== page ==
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Chicken Gyro with Tzatziki

With sunny skies and schools out, the summer months are packed with vacationing diners. Serve them dishes that make their trip memorable.

  • Road ready. Offer plenty of grab & go options that are easy to eat in the car and that travel well—wraps, rice bowls, and portable mocktails.
  • Spoil them. Modern diners are looking for an experience to remember. Stock your menu with splurges like charred steaks with vibrant chimichurri, fried chicken with spicy-sticky sauce, and icy coconut-watermelon margaritas.
  • But keep it healthy. Accent indulgent dishes with nutrient-dense ingredients (think avocado slices on burgers, roasted vegetables on pizza, and sautéed kale and mushrooms over steaks) that fit into the overarching wellness trend dominating the industry

Dine-in vacation customers want a meal to remember, while those on the go want something quick and healthy. Here are a few important items to stock that can be cross-utilized and will reduce back-of-house labor, saving both time and money.

  • Ready-Set-Serve Salads & Blends make offering a diverse salad menu easy. No messy chopping, no waste, and less storage space needed. Just open the bag and toss.
  • Fruit salads are also in high demand. Ready-Set-Serve offers a variety of cuts and combinations that can be used across the menu: breakfast, salads, desserts, and beverages.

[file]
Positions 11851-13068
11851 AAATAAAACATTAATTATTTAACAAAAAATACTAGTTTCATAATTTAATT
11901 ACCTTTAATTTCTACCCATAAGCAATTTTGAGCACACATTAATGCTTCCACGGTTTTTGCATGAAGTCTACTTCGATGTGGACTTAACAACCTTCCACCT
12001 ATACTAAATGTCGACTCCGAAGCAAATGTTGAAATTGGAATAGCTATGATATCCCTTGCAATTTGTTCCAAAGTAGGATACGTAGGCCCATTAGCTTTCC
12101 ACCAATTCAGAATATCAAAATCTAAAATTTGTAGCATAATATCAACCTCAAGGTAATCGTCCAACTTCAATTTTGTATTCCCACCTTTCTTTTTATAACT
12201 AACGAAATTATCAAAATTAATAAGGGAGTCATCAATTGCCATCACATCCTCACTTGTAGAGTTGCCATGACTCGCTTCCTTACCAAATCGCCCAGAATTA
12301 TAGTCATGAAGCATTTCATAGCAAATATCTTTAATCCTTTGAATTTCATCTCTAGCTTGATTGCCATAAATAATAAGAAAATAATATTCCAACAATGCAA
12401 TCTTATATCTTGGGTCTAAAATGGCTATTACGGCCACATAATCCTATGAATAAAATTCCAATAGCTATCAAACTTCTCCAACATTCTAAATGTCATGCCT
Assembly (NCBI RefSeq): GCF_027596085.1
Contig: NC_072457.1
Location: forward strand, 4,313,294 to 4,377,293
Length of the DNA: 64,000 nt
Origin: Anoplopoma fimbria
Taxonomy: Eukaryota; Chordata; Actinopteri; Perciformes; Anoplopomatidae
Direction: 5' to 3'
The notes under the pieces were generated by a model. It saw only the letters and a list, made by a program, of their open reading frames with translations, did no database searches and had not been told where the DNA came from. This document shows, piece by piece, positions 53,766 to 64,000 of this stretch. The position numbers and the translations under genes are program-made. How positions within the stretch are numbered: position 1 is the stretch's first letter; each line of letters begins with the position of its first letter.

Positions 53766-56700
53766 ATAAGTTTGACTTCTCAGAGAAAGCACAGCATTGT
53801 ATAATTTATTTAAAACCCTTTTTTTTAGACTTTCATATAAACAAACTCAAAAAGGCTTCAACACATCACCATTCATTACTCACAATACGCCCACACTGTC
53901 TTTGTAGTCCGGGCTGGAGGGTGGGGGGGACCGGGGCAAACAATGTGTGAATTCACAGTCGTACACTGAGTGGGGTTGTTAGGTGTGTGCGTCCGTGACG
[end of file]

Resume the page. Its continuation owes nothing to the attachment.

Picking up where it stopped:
• Ingredients like berries, melons, peaches, tomatoes, and corn all scream summer. Highlight dishes that feature these items.

Diners are increasingly hyper-focused on high-protein and plant-based foods. Alongside all of the new-fangled, lab-based, cell-cultured options out there is the humble bean. A staple food for millenia, beans are being re-examined as a healthy, versatile ingredient worthy of menu inclusion.

  • Retro and heirloom recipes—like Southern succotash, French cassoulet, and Cajun red beans and rice—fit the bill for those in search of authenticity.
  • Most world cuisines incorporate some type of bean in their classic dishes. Think feijoada in Brazil, black beans and rice with plantains in Puerto Rico, and garbanzo beans in Israel. Modern interpretations of these recipes are packed with produce and herbs.
  • The creamy texture of mung beans is proving an ideal substitute for those that are eliminating soy from their diets.